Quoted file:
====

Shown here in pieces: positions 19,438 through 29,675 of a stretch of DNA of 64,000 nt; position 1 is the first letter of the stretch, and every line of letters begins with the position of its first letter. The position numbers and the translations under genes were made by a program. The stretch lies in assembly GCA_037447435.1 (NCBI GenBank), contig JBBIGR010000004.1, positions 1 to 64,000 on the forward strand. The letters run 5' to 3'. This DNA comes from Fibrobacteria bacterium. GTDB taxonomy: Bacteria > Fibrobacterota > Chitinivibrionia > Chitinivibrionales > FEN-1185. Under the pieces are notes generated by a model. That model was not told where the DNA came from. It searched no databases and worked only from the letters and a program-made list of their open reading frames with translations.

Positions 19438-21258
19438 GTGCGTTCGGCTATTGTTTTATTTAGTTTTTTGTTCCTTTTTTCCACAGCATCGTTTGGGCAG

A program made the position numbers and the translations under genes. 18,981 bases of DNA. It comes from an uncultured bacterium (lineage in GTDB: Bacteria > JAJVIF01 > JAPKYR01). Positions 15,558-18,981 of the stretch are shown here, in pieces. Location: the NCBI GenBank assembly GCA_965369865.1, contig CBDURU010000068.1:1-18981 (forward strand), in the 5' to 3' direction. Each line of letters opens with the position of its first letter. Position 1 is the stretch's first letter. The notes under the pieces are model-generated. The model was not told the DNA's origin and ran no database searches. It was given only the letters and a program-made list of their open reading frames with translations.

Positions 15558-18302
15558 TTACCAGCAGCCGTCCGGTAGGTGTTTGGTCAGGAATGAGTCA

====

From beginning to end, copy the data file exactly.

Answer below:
Shown here in pieces: positions 19,438 through 29,675 of a stretch of DNA of 64,000 nt; position 1 is the first letter of the stretch, and every line of letters begins with the position of its first letter. The position numbers and the translations under genes were made by a program. The stretch lies in assembly GCA_037447435.1 (NCBI GenBank), contig JBBIGR010000004.1, positions 1 to 64,000 on the forward strand. The letters run 5' to 3'. This DNA comes from Fibrobacteria bacterium. GTDB taxonomy: Bacteria > Fibrobacterota > Chitinivibrionia > Chitinivibrionales > FEN-1185. Under the pieces are notes generated by a model. That model was not told where the DNA came from. It searched no databases and worked only from the letters and a program-made list of their open reading frames with translations.

Positions 19438-21258
19438 GTGCGTTCGGCTATTGTTTTATTTAGTTTTTTGTTCCTTTTTTCCACAGCATCGTTTGGGCAG

A program made the position numbers and the translations under genes. 18,981 bases of DNA. It comes from an uncultured bacterium (lineage in GTDB: Bacteria > JAJVIF01 > JAPKYR01). Positions 15,558-18,981 of the stretch are shown here, in pieces. Location: the NCBI GenBank assembly GCA_965369865.1, contig CBDURU010000068.1:1-18981 (forward strand), in the 5' to 3' direction. Each line of letters opens with the position of its first letter. Position 1 is the stretch's first letter. The notes under the pieces are model-generated. The model was not told the DNA's origin and ran no database searches. It was given only the letters and a program-made list of their open reading frames with translations.

Positions 15558-18302
15558 TTACCAGCAGCCGTCCGGTAGGTGTTTGGTCAGGAATGAGTCA